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Bitcoin is the Middle East's shield against inflation

Inflation is all we hear about in the United States these days. At 8.3% we can feel its direct impact on our bank accounts, daily expenditures, vacations, and much more. To understand other countries' inflation rates, we could use this 8.3% rate as a benchmark for perspective. Based on the most recent data from TradingEconomics, inflation in Egypt is at 13.1%, in Lebanon it's at 206%, in Turkey it's at 73.5%, and so on. In a recent article in Bitcoin Magazine, Pete Rizzo and Dr. Saifedean Ammous painted a realistic and eye-opening picture of hyperinflation unfolding in Lebanon.

I will spare you the lengthy explanation of what inflation is and how it affects all of us. In one line: inflation is too much money for too few goods. But how did this "too much money" happen? Dependency and over-reliance on the US dollar is why economies of the Middle East are cratering. A small blip in the US economy can create financial storm in the Middle East. Most countries around the world who are heavily reliant on the US dollar in their central reserves are feeling the impact of the US monetary policy by the Fed.

Especially in countries that don't produce commodities such as oil. Hence, in Lebanon and Egypt we're witnessing out-of-control inflations, while in oil producing countries we're witnessing a lesser impact for inflation and by extension a lesser impact of US monetary policy. Of course, the "too few goods" part is exacerbated by supply chain problems especially with the most recent lockdowns in China and the Chinese unrelenting zero-covid policy.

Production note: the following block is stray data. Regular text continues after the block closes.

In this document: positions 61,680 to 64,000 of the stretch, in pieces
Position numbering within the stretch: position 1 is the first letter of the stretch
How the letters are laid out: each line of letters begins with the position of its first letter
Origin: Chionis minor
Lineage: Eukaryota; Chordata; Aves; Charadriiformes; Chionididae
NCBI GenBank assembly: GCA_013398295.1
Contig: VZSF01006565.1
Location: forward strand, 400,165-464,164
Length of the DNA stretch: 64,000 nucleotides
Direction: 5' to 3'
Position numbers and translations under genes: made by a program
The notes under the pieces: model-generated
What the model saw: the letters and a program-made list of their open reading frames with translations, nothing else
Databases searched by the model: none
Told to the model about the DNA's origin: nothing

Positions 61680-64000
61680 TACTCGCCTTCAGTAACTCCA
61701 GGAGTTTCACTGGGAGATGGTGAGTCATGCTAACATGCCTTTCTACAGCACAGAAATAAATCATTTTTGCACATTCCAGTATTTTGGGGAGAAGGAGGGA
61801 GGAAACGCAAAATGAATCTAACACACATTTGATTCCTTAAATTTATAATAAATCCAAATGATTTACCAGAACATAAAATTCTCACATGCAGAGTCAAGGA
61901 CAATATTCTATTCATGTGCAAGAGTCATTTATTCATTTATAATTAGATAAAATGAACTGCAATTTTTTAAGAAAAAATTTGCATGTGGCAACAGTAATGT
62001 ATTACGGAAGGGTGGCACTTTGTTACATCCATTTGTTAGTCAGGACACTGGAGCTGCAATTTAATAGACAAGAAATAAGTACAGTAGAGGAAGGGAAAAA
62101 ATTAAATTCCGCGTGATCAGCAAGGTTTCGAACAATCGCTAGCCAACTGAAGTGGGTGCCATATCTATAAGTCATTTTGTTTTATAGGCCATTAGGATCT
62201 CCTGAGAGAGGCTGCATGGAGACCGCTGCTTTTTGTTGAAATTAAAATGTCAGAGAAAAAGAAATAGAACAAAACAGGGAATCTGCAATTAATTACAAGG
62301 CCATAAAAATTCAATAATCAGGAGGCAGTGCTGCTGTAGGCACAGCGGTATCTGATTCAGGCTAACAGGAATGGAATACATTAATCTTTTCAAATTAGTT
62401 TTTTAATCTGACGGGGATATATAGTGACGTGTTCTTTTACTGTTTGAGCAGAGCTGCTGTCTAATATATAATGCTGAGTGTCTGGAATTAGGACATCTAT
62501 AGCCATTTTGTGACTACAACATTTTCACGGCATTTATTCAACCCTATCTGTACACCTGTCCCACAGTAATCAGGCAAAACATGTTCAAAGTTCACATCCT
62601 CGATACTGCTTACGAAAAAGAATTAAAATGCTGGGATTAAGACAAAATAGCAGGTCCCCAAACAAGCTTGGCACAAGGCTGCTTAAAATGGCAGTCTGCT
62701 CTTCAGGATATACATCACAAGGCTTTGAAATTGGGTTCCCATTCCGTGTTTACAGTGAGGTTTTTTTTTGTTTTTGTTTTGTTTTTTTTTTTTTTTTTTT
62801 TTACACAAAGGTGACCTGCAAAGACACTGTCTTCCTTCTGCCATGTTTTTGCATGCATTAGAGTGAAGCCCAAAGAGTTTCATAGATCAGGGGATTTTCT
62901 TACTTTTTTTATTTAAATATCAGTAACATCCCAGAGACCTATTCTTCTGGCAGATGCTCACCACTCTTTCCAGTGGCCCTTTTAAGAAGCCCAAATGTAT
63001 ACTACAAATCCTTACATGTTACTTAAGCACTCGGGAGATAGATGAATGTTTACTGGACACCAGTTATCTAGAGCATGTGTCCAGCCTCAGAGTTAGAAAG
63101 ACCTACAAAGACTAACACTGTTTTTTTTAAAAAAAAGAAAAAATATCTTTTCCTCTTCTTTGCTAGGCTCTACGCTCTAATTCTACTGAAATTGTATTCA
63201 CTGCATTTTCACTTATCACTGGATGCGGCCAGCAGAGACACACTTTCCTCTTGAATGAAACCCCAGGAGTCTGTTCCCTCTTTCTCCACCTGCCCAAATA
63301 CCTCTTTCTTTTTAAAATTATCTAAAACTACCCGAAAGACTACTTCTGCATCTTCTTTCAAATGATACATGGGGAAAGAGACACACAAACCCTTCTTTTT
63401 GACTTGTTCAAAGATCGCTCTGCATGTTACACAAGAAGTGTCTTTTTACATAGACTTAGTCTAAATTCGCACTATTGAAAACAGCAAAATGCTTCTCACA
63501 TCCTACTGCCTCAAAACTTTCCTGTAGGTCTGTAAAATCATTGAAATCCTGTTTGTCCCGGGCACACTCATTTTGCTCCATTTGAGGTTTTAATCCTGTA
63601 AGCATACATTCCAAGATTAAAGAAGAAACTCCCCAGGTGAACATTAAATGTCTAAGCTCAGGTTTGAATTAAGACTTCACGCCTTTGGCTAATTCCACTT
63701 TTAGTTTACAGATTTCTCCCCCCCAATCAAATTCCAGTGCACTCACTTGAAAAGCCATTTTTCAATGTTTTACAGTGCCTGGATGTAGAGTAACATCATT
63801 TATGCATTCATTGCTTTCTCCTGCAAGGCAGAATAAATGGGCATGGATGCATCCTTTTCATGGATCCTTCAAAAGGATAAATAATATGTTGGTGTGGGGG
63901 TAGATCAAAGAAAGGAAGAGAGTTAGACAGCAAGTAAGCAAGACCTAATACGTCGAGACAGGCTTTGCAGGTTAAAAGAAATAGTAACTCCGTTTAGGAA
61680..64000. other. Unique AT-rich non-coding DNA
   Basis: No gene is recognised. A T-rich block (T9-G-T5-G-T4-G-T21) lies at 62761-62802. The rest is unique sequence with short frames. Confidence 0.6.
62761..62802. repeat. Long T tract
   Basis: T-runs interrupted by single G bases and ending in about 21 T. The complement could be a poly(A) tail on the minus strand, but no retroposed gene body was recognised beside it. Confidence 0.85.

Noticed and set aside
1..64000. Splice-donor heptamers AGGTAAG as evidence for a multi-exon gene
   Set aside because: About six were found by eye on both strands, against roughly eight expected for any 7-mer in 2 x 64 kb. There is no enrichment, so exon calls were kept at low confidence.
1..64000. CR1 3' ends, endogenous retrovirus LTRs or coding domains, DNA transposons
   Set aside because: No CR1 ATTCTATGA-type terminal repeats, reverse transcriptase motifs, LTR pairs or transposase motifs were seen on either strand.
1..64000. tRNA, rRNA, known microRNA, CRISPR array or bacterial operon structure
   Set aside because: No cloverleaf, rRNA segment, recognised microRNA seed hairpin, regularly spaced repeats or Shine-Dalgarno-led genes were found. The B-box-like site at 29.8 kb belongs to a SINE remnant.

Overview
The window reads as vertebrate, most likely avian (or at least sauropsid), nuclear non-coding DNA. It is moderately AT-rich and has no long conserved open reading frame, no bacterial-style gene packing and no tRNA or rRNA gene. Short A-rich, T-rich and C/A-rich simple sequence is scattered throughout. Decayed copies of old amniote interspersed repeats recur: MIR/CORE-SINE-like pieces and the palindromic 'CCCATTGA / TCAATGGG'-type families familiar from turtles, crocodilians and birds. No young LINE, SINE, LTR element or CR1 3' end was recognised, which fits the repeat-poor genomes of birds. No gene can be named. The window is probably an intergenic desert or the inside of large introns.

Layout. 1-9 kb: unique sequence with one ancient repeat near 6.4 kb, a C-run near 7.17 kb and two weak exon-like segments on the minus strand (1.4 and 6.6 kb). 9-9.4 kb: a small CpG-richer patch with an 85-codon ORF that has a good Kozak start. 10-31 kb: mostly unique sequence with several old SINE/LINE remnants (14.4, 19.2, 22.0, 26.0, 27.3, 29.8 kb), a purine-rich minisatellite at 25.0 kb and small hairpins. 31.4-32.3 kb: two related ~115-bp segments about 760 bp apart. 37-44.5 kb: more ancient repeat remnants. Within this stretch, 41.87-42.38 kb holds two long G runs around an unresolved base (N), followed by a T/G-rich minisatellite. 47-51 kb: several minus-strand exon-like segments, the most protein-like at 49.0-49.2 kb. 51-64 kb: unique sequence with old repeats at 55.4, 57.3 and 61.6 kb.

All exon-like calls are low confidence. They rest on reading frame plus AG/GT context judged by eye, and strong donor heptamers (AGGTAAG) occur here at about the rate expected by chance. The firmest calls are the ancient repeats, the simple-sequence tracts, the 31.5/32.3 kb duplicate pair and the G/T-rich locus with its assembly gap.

Again, too much money for too few goods. The Fed's reaction to the covid outbreak and the out-of-control balance sheet created a new reality for countries that relied on their FX dollar reserves. Add to that, the supply chain nightmare and the continuous volatility in supply chain operations means continuous uncertainty. Countries that produce "real stuff" like commodities can whither this storm for a while, but others can't.

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Herein lies the value proposition for Bitcoin. Or one of the many value propositions of Bitcoin. Let's take El Salvador for instance. While commodity-producing nations such as Saudi Arabia, Kuwait, Qatar, Morocco, and others in the Middle East have had their most recent inflation prints rise month-over-month. El Salvador, a nation that adopted Bitcoin as legal tender in 2021, has lowered its inflation print by 2% month-over-month.

Why should a nation be subject to another country's monetary policy? That's my question Lebanon, Iraq, Algeria, Morocco, Syria, Egypt, and others in the Middle East. Your reserves are being diminished and destroyed by the US Fed's policies and QE then QT then QE then who knows where? Own Bitcoin and you end inflation. Simple as that. Regardless of politics, reality is we're entering a post-American global economy with multi-currency reserves, oil settlement, and trade. Bitcoin will be the currency that runs in the veins of this new global economy.

For oil producing nations, Bitcoin also solves the problem of excess production and waste. Mining Bitcoin is a decentralized wealth source that enables oil and other commodities production to forecast demand accurately and eliminate the need to fine tune production levels with every macro move. Mining Bitcoin gives you the ability to use excess energy after all contracts have been satisfied and honored. It's possible, it's necessary, it's time.